Tag Archives: cookies

New clues in the brain link pain and food

It has long been known that there is an association between food and pain, as people with chronic pain often struggle with their weight. Researchers at the Del Monte Institute for Neuroscience may have found an explanation in a new study that suggests that circuitry in the brain responsible for motivation and pleasure is impacted when someone experiences pain. “These findings may reveal new physiological mechanisms linking chronic pain to a change in someone’s eating behavior,” said Paul Geha, M.D., lead author on the study published in PLOS ONE. “And this change can lead to the development of obesity.”

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Finding pleasure in food comes from how our brain responds to what we are eating. In this study researchers were looking at the brain’s response to sugar and fat. Using a gelatin dessert and pudding researchers altered the sugar, fat, and texture of the foods. They found that none of the patients experienced eating behavior changes with sugar, but they did with fat. Those with acute lower back pain who later recovered were most likely to lose pleasure in eating the pudding and show disrupted satiety signals – the communication from the digestive system to the brain – while those with acute lower back pain whose pain persisted at one year did not initially have the same change in their eating behavior. But chronic lower back pain patients did report that eventually foods high in fat and carbohydrates, like ice cream and cookies, became problematic for them over time and brain scans showed disrupted satiety signals.

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How to ruin the taste of a cookie with just 2 words

A rose by any other name may smell as sweet, but a chocolate chip cookie labeled “consumer complaint” won’t taste as good as the exact same product described as “new and improved,” a new study suggests.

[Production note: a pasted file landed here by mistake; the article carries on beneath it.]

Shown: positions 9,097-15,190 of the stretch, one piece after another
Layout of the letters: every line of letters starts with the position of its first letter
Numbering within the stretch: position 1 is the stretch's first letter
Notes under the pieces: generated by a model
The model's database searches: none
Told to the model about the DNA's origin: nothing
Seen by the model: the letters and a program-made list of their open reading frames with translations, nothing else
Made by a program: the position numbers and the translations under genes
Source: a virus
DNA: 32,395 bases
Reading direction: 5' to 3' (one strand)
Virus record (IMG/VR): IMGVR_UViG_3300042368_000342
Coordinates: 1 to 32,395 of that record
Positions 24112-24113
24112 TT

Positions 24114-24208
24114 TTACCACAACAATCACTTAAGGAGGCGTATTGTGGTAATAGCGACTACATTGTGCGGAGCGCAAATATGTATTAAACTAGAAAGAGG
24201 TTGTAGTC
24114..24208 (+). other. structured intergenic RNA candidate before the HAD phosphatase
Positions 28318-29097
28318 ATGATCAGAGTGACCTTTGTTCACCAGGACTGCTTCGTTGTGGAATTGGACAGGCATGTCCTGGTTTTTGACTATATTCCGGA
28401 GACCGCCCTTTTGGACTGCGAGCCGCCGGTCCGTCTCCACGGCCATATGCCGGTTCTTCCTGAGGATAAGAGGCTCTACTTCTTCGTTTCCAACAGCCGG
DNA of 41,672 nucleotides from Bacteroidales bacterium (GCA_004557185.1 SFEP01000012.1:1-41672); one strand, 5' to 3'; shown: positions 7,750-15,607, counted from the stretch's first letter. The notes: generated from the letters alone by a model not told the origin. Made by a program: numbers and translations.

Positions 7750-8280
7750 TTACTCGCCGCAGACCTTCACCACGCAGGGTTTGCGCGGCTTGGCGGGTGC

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Researchers labeled identical saltine crackers and chocolate chip cookies as either “new and improved,” “factory typical” or “consumer complaint” for the study, and then asked participants to taste the food samples and judge each on likability, freshness and a range of other qualities.

The crackers and cookies labeled “consumer complaint” received significantly lower overall liking ratings than the samples labeled “new and improved.” This held true for both saltines – a neutral example – and the cookies, which the researchers considered an inherently positive food.

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One of Those Bad Food Days

Yesterday was one of those bad food days for me. Meetings all day at work meant no time for lunch which for me usually means eating junk food on the fly instead. Yesterday that junk included some chocolate-covered cherries I have in my office along with St. Patrick Day cookies and cupcakes.

Add them up and by 5:00 p.m. I’d had 1,000 calories of junk – empty, sugar calories. I had a traditional St. Pat’s corned beef and cabbage dinner, better but not the best. Then it was an hour on the exercise bike to try and sweat off some of the bad food.

St Patrick day cookies

Working full time and eating right is a challenge, no doubt. My wife takes her lunch from home to her office every day to eat healthy. I don’t like taking lunch, it reminds me too much of when I was starting out in life. So instead I seek out the healthiest restaurant food I can find, not an easy task. I usually end up with salads with little to no dressing. I‘ve also studied the calorie and nutrition information of everything on a variety of chain outlets’ menus and often deconstruct food I order to cut calories. More on that in future posts.

Between Tony’s posts on prepared foods like Jenny Craig that you can have at home and me analyzing places like McDonald’s and Subway which are likely to surround you at the office, you should soon have plenty of ammunition to help you make better food choices.
John

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